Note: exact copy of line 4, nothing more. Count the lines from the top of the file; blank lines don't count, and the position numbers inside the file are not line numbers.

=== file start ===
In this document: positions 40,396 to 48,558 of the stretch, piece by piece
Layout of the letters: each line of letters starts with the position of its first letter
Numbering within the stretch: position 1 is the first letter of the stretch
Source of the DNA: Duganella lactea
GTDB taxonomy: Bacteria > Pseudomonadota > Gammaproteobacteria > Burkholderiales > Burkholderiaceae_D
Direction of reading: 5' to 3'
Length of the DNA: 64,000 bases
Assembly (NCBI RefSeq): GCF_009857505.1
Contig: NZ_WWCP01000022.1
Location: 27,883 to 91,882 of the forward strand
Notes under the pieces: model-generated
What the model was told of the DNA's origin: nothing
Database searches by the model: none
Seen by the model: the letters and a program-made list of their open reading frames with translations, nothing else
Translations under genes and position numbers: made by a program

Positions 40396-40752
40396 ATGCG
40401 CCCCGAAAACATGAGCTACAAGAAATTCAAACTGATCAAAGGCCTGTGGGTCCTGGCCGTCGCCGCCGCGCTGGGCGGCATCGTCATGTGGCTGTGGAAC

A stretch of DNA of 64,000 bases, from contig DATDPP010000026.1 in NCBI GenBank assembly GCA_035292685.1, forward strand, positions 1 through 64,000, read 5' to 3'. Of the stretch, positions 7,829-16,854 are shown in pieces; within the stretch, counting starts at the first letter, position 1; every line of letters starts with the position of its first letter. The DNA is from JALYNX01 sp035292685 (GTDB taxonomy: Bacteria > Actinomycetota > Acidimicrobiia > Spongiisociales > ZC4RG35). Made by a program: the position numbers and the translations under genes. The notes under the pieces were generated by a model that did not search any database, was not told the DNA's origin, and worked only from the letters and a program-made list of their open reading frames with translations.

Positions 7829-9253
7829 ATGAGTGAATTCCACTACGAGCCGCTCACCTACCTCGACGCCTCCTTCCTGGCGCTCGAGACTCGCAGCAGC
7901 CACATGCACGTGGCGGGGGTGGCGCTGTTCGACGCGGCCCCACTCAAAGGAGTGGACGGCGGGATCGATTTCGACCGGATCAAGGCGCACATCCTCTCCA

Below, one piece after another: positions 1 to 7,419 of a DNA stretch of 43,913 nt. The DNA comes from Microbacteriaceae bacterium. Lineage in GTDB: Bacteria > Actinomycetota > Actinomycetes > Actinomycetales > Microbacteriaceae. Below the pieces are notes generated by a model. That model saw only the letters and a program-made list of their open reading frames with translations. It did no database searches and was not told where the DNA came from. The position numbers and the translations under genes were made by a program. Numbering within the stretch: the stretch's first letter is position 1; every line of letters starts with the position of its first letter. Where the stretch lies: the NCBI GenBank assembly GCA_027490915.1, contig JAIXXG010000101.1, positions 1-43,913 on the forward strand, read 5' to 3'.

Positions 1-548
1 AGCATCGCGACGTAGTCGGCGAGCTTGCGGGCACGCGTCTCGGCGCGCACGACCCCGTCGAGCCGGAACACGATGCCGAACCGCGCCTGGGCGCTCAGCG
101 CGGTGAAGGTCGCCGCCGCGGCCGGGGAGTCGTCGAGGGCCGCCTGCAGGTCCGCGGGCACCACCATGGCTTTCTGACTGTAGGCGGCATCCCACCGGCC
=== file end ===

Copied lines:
Source of the DNA: Duganella lactea